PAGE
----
Judging by the emails we have received from our fellow Giants’ fans this week in the wake of Sunday’s loss to Washington, one would be thinking that while the world as we know it isn’t actually about to end, but the season is just about done! However, this is one of those times one really likes to be able to tell one’s friends to hold their water. While there is no such thing as a good loss in the NFL, there are bad losses like when you lose by three touchdowns to a sub-.500 team at home. Sunday’s loss to the Dreadthings just wasn’t that type of loss. No question the Giants missed a chance to really bury a division rival. Indeed, this game had ‘trap’ written all over it; Washington came to town as a desperate team, the Giants clearly weren’t very crisp on the day and they ended up minus in turnovers and yet were still in a position to win the game at the end. In fact, while the Giants were far from their best, one could even make the case that the Giants could just as easily have won by a couple of scores.
In the end, the difference in the game was the fact that the Giants finished the day minus-2 in turnovers, while they gave back a number of big plays as a result of several uncharacteristic, bone-headed penalties. Of the two, the turnover issue appears to be major issues. Indeed, it is impressive enough that the Giants are 2-1 despite being minus-6 in turnovers through the first three games. For the record, that puts the Giants in a tie for 30th in the league in net turnovers. What is a tad disconcerting is that through those first three games, the Giants defense has not produced a single turnover. In fact, the Giants only turnover over so far this year was the fumble recovery recorded by the special teams on Sunday against Washington. The funny thing about turnovers, though, is that they tend to be random and hopefully will start to even out in the next few weeks.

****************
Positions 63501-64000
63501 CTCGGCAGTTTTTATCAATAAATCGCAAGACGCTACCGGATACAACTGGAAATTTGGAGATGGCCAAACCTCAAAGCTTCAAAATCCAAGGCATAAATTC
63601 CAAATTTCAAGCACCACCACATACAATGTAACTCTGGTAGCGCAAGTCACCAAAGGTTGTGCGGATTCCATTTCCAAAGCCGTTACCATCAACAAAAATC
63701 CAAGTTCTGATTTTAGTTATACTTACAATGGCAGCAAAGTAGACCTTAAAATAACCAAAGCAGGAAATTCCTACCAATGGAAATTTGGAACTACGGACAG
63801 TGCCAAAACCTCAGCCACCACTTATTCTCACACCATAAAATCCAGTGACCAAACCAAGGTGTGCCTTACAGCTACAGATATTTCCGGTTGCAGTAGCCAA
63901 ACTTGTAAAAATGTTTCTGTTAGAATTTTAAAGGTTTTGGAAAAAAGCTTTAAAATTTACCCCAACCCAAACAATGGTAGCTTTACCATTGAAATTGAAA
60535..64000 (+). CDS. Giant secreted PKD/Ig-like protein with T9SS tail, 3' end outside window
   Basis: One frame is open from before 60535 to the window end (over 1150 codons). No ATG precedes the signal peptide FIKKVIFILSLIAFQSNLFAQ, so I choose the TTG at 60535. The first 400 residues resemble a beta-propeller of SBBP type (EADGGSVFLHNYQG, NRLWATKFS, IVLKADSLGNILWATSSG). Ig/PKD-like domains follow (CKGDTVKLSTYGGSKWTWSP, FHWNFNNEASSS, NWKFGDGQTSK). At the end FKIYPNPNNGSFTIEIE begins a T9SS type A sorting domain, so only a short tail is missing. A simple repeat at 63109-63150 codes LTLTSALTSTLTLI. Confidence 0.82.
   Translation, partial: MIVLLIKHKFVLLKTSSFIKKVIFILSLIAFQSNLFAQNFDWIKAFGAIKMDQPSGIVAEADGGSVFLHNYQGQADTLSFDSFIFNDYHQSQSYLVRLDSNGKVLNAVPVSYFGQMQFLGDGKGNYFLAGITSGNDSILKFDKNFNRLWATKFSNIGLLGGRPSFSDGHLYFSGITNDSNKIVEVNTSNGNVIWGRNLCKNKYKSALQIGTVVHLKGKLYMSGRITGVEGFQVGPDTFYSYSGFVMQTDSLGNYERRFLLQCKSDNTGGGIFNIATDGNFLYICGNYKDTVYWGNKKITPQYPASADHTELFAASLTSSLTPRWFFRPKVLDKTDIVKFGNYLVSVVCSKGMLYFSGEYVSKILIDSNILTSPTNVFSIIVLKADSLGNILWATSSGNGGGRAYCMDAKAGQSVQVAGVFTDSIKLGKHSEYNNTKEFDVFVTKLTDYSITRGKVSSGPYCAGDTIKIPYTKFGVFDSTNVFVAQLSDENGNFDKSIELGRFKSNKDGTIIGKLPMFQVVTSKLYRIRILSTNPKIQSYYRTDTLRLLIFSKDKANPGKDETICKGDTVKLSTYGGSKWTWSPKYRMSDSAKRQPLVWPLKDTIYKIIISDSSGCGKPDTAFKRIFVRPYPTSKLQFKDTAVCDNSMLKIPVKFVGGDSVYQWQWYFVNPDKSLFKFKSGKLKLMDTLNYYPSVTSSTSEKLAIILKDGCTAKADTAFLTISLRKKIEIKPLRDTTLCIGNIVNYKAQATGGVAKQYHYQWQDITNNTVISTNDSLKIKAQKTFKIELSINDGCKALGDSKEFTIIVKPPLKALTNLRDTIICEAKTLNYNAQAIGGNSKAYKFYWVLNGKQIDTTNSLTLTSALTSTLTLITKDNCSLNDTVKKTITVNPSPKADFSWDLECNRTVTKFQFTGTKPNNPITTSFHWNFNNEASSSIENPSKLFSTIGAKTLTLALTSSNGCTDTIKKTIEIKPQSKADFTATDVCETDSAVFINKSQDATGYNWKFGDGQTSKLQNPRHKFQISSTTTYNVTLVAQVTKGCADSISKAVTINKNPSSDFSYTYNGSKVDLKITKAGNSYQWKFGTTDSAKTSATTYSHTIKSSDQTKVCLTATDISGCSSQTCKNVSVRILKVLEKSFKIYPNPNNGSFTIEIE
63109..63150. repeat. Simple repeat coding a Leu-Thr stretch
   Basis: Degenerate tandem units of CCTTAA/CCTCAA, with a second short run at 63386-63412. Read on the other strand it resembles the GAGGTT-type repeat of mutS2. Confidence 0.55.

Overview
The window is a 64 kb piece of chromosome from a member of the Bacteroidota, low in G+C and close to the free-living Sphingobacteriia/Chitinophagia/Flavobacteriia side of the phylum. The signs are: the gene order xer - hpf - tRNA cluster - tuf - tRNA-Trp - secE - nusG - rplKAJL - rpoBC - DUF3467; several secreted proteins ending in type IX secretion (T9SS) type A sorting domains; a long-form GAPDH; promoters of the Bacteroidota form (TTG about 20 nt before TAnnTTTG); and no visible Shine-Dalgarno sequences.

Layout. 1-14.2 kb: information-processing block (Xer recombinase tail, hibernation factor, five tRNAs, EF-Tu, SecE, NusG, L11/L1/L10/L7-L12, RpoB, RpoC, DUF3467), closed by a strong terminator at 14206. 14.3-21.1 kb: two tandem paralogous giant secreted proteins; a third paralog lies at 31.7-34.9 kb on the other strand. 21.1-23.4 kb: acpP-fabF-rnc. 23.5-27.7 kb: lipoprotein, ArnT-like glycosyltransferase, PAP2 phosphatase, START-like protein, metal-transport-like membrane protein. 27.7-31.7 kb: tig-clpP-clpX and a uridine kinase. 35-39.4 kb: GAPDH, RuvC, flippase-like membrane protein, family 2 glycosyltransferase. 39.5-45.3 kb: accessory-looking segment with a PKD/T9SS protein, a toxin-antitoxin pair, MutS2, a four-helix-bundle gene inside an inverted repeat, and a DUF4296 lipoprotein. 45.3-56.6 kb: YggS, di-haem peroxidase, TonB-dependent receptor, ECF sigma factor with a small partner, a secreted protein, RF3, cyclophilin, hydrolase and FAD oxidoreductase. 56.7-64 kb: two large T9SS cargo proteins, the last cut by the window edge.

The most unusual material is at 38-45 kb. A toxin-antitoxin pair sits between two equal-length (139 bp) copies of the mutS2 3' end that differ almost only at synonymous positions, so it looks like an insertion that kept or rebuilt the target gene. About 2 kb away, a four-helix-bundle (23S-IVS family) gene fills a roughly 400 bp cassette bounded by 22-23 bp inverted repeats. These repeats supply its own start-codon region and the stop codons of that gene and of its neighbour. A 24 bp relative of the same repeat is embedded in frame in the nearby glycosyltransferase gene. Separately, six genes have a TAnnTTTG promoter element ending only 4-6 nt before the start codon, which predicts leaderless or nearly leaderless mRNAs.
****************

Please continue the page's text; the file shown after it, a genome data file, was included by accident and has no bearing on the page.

The other issue that has engendered a ton of mail this week has been ‘what’s wrong with the Giants’ offense?’ It’s a good question that I am sure has new head coach Ben McAdoo losing a little sleep over these days. On the one hand, the Giants have moved the ball; indeed, they are currently ranked 6th in the league in total offense, but that just hasn’t translated into points as the Giants are rated just 22nd in PPG at just a tad over 21 per outing.
The sense we have right now is that the offense still looks to be searching for an identity. Indeed, right now it likes something cobbled together by a committee. For the most part, the offense looks like a spread, but too often the play selection says something else. For whatever reason, the Giants really have not been running many of the quick-hitting, possession-type routes normally associated with a spread offense, especially one with 3-4 (and maybe even 5) really good YAC spread offense receivers.
At the same time, the Giants appear to have spent an inordinate number of plays to date trying to get a run game going that too often just doesn’t look like it is there. Consider these numbers: the Giants are currently ranked second in the entire NFL in yards per pass attempt, but they only rank 18th in the actual number of passes thrown. In contrast, they rank 21st in yards per rush, but are 13th in rushing attempts. And the reality is that this Giants team isn’t likely to ever be a great running team. The offensive line is considerably better at pass protection than drive blocking; they don’t have a FB on the roster; neither of their TEs can block; and even when Rashad Jennings and Shane Vereen are healthy, they don’t have a true feature back capable of making yards on their own. Of course, what they do now with Vereen out for the year and Jennings sidelined and a RB committee of Darkwa, Perkins and Rainey may change their thinking.